Agricultural planning models account for changing weather conditions and for high food price volatility. Applying the criteria of maximum farmerâ€™s profit in various years enables the use of multi-criteria techniques. This paper presents the application of the Analytical Hierarchy Process (AHP) to estimate the importance of these criteria. The study contributes to the literature by a) addressing expert opinions on the importance of the criteria of profit in normal, dry years, and in years when agricultural prices rise; b) examining differences in weighting criteria between industry and academic experts; c) taking into account the loss averse behavior for these two groups of experts. Industry and academic experts were interviewed in the agricultural region of North-Eastern Israel. Changes in profit are approximated by a linear utility function with a positive slope (for both losses and gains) which is steeper for losses (profit in dry years) than for gains (profit in years when prices rise). The AHP method allows for the identification of the importance of the criteria for all respondents as a whole and for academic experts as compared to industrial experts. The share of loss averse respondents and coefficients of loss aversion are identified for both groups of experts. These coefficients are used for explaining differences between industry and academic expert opinions in estimating the criteria importance.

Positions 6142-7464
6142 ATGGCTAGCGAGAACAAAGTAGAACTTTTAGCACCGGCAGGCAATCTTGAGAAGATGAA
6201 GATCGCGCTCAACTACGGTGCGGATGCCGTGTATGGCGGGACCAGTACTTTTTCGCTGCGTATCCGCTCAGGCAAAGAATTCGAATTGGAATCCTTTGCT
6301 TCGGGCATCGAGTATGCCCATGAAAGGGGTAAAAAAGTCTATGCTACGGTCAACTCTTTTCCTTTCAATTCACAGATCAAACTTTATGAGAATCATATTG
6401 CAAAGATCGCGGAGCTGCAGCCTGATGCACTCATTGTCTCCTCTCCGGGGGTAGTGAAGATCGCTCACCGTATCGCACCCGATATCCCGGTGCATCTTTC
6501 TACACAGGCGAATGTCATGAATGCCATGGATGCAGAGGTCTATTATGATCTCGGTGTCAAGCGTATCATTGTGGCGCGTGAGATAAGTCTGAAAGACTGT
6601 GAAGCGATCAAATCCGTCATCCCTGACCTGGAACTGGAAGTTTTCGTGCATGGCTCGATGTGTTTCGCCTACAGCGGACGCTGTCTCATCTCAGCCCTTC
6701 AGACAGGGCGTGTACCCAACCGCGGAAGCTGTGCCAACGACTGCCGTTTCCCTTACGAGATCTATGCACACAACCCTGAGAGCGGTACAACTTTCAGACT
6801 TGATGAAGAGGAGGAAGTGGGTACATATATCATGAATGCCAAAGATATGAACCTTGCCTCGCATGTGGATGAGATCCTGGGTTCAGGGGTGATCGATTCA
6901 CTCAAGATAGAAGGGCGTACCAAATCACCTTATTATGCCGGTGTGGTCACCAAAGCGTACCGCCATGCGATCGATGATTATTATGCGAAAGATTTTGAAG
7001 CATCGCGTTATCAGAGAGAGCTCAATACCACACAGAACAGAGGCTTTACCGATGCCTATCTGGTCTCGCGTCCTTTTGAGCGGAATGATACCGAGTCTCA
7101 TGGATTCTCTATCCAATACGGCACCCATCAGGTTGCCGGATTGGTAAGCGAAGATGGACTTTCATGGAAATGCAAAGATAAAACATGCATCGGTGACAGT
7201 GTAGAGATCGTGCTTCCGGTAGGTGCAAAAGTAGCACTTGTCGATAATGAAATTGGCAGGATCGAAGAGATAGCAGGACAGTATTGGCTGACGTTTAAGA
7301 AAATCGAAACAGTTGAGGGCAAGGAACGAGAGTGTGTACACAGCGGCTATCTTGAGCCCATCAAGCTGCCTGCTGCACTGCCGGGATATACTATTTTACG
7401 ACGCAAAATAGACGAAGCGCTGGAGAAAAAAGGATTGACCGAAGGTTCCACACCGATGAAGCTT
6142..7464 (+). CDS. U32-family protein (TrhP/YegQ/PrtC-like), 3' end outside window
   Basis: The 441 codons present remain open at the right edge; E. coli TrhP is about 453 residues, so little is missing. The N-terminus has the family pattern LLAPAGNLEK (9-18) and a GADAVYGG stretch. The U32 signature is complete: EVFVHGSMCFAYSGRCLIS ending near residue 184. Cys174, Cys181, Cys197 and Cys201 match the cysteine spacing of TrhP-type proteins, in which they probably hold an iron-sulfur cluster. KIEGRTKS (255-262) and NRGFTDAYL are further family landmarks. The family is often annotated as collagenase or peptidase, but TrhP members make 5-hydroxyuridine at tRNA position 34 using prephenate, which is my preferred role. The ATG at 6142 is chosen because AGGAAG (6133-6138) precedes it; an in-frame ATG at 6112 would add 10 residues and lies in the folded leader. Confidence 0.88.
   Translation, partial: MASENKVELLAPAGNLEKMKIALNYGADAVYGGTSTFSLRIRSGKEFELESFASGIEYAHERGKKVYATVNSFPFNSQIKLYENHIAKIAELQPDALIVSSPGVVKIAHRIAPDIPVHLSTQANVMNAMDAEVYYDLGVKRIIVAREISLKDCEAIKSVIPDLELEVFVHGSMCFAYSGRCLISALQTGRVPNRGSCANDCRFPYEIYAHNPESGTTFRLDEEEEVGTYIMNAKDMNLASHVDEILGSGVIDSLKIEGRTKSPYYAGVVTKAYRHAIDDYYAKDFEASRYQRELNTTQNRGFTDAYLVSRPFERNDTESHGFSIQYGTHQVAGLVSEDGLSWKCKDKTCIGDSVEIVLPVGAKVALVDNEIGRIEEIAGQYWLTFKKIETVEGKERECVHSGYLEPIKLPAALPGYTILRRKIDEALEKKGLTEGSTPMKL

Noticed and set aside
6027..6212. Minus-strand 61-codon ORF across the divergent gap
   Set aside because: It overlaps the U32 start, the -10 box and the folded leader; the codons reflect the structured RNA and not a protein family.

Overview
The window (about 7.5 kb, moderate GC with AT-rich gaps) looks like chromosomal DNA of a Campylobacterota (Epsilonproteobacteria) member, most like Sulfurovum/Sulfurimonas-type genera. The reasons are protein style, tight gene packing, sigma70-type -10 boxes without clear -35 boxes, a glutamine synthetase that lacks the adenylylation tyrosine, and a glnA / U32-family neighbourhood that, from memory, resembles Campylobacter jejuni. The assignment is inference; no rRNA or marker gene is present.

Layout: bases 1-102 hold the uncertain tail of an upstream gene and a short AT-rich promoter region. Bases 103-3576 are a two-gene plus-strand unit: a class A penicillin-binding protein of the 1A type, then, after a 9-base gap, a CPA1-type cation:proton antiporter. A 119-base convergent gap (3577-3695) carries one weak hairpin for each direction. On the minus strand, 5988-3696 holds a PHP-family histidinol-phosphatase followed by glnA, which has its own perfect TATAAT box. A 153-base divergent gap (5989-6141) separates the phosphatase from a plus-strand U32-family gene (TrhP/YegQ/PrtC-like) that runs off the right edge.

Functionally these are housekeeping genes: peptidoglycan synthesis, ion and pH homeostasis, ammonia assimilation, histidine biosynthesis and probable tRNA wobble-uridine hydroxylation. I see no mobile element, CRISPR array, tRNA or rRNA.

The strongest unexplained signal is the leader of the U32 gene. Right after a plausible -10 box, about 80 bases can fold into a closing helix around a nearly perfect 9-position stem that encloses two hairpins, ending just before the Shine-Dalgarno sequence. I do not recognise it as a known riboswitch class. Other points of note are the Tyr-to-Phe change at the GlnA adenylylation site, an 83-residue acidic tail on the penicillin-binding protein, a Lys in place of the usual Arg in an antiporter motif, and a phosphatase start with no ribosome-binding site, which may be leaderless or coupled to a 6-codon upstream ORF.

AHP, farmers profit, dry year, prices rise, consistency, loss averse
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